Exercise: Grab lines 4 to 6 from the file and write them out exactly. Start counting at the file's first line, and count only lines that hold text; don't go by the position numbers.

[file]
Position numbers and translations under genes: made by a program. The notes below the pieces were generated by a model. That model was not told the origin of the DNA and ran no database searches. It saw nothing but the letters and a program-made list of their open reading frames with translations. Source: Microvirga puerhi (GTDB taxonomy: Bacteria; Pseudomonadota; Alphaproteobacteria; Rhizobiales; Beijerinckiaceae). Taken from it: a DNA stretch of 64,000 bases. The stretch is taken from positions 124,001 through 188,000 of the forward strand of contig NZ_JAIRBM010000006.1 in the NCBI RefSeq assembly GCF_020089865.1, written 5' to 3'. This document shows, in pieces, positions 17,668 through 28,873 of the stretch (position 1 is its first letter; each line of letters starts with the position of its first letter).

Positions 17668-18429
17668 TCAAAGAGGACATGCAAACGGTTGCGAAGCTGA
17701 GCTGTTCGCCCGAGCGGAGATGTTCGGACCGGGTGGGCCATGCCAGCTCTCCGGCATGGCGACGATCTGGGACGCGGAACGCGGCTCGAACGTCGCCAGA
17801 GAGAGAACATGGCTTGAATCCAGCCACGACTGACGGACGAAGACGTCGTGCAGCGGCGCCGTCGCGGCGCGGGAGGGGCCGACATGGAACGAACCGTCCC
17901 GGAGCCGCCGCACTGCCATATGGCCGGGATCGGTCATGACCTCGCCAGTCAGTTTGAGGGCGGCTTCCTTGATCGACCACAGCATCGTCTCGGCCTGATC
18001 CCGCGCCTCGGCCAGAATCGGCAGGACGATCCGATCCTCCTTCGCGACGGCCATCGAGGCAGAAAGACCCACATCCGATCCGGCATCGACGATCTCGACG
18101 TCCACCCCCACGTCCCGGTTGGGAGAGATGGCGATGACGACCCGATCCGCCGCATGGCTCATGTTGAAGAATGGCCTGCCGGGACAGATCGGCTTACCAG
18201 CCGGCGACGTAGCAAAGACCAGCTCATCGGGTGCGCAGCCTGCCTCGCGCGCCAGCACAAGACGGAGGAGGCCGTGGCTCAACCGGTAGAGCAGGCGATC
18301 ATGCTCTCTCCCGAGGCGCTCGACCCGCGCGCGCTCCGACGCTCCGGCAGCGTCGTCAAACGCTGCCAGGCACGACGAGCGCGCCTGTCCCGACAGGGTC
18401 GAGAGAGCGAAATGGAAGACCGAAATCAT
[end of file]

17701 GCTGTTCGCCCGAGCGGAGATGTTCGGACCGGGTGGGCCATGCCAGCTCTCCGGCATGGCGACGATCTGGGACGCGGAACGCGGCTCGAACGTCGCCAGA
17801 GAGAGAACATGGCTTGAATCCAGCCACGACTGACGGACGAAGACGTCGTGCAGCGGCGCCGTCGCGGCGCGGGAGGGGCCGACATGGAACGAACCGTCCC
17901 GGAGCCGCCGCACTGCCATATGGCCGGGATCGGTCATGACCTCGCCAGTCAGTTTGAGGGCGGCTTCCTTGATCGACCACAGCATCGTCTCGGCCTGATC